By presenting the emerging best practices and designs from the Scala community, it guides you through dozens of powerful techniques example by example.About the BookScala is a powerful JVM language that blends the functional and OO programming models. You'll have no trouble getting introductions to Scala in books or online, but it's hard to find great examples and insights from experienced practitioners. You'll find them in Scala in Depth.There's little heavy-handed theory here—just dozens of crisp, practical techniques for coding in Scala. Written for readers who know Java, Scala, or another OO language.Purchase of the print book comes with an offer of a free PDF, ePub, and Kindle eBook from Manning. Also available is all code from the book.What's InsideConcise, expressive, and readable code style How to integrate Scala into your existing Java projects Scala's 2.8.0 collections API How to use actors for concurrent programming Mastering the Scala type system Scala's OO features—type member inheritance, multiple inheritance, and composition Functional concepts and patterns—immutability, applicative functors, and monads==================================================Table of ContentsScala—a blended language The core rules Modicum of style—coding conventions Utilizing object orientation Using implicits to write expressive code The type system Using implicits and types together Using the right collection Actors Integrating Scala with Java Patterns in functional programming
21st Century C: C Tips from the New School
Ben Klemens - 2012
With 21st Century C, you’ll discover up-to-date techniques that are absent from every other C text available. C isn’t just the foundation of modern programming languages, it is a modern language, ideal for writing efficient, state-of-the-art applications. Learn to dump old habits that made sense on mainframes, and pick up the tools you need to use this evolved and aggressively simple language. No matter what programming language you currently champion, you’ll agree that C rocks.Set up a C programming environment with shell facilities, makefiles, text editors, debuggers, and memory checkersUse Autotools, C’s de facto cross-platform package managerLearn which older C concepts should be downplayed or deprecatedExplore problematic C concepts that are too useful to throw outSolve C’s string-building problems with C-standard and POSIX-standard functionsUse modern syntactic features for functions that take structured inputsBuild high-level object-based libraries and programsApply existing C libraries for doing advanced math, talking to Internet servers, and running databases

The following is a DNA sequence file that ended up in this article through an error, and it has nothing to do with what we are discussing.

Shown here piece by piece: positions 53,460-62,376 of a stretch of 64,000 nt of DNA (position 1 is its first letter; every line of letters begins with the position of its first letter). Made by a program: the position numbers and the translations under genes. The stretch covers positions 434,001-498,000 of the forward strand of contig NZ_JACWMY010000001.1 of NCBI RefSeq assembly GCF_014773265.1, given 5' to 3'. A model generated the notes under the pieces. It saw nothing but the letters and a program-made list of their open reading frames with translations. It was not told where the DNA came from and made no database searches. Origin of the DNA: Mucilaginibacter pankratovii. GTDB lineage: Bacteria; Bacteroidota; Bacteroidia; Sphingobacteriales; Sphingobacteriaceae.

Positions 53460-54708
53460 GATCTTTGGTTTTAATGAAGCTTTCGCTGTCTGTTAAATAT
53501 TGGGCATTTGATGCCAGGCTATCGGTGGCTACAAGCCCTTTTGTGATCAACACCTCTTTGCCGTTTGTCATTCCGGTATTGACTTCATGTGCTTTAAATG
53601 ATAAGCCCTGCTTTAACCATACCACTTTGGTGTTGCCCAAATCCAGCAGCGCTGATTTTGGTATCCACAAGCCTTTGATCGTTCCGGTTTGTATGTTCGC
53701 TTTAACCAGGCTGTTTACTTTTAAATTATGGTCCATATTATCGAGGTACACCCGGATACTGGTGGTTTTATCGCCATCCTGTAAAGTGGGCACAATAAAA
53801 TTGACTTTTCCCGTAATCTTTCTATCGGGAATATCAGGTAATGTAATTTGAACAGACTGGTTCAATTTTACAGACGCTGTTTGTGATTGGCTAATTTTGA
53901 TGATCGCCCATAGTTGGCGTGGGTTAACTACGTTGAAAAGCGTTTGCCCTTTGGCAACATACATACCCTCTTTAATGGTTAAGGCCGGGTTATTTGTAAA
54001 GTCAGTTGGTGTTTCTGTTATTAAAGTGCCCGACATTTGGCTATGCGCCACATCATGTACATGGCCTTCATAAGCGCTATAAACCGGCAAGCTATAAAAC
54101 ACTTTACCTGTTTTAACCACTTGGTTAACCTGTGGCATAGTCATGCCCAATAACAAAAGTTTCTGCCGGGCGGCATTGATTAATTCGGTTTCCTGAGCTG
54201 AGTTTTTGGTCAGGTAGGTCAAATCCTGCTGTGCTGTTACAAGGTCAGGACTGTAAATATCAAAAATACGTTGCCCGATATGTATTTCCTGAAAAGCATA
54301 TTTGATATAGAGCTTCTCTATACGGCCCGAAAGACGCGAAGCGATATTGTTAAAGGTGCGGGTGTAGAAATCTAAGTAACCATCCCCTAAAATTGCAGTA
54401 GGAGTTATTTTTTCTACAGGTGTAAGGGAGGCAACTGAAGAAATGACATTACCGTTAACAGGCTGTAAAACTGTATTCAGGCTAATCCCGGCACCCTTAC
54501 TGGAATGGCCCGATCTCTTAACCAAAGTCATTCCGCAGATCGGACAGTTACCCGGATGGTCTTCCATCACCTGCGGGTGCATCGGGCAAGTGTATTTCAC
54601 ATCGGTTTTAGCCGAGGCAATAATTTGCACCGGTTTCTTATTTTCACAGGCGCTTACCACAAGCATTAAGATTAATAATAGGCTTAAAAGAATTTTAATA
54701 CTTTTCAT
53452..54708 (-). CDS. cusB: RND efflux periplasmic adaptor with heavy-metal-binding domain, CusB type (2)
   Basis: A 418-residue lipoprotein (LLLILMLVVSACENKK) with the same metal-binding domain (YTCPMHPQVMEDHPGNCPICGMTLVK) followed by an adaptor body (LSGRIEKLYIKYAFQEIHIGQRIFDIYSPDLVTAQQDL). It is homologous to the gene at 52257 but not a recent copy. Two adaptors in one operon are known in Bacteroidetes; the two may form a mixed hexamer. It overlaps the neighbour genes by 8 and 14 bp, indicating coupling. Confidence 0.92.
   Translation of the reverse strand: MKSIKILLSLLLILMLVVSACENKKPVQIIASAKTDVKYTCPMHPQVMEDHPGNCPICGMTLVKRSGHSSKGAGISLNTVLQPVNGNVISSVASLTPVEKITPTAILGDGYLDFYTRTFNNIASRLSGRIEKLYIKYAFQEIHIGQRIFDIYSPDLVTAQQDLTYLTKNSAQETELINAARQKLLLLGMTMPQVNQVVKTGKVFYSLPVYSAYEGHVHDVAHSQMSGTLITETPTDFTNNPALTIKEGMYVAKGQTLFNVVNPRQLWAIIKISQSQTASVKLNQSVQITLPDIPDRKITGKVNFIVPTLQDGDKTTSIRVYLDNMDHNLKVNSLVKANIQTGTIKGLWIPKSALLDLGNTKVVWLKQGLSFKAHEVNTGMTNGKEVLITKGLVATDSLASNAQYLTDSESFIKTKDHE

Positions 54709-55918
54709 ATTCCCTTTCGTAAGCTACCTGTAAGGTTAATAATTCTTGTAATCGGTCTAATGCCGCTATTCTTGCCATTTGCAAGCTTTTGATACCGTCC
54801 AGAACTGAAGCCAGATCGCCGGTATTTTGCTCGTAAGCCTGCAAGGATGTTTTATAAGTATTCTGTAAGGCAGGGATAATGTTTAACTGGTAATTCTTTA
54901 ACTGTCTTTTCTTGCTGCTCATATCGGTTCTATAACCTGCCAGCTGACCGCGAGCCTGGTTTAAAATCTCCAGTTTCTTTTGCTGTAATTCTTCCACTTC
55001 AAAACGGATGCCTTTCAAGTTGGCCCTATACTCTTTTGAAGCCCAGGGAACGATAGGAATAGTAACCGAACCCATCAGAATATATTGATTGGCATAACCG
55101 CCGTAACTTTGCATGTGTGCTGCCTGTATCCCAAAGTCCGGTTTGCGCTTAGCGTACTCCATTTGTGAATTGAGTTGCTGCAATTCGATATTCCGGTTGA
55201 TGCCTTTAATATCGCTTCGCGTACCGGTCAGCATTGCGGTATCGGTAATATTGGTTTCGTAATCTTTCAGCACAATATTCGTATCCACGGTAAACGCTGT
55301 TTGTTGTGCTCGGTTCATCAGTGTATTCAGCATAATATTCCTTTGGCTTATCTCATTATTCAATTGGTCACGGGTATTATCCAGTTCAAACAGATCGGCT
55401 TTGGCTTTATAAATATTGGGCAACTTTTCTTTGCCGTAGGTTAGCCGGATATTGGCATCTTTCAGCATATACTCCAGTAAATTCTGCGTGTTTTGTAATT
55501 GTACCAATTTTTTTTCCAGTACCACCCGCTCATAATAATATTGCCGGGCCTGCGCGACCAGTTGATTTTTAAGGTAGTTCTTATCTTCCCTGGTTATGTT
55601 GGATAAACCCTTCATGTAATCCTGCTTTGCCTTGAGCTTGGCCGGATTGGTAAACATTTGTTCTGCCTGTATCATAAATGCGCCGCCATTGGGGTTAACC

From Mathematics to Generic Programming
Alexander A. Stepanov - 2014
If you're a reasonably proficient programmer who can think logically, you have all the background you'll need. Stepanov and Rose introduce the relevant abstract algebra and number theory with exceptional clarity. They carefully explain the problems mathematicians first needed to solve, and then show how these mathematical solutions translate to generic programming and the creation of more effective and elegant code. To demonstrate the crucial role these mathematical principles play in many modern applications, the authors show how to use these results and generalized algorithms to implement a real-world public-key cryptosystem. As you read this book, you'll master the thought processes necessary for effective programming and learn how to generalize narrowly conceived algorithms to widen their usefulness without losing efficiency. You'll also gain deep insight into the value of mathematics to programming--insight that will prove invaluable no matter what programming languages and paradigms you use. You will learn aboutHow to generalize a four thousand-year-old algorithm, demonstrating indispensable lessons about clarity and efficiencyAncient paradoxes, beautiful theorems, and the productive tension between continuous and discreteA simple algorithm for finding greatest common divisor (GCD) and modern abstractions that build on itPowerful mathematical approaches to abstractionHow abstract algebra provides the idea at the heart of generic programmingAxioms, proofs, theories, and models: using mathematical techniques to organize knowledge about your algorithms and data structuresSurprising subtleties of simple programming tasks and what you can learn from themHow practical implementations can exploit theoretical knowledge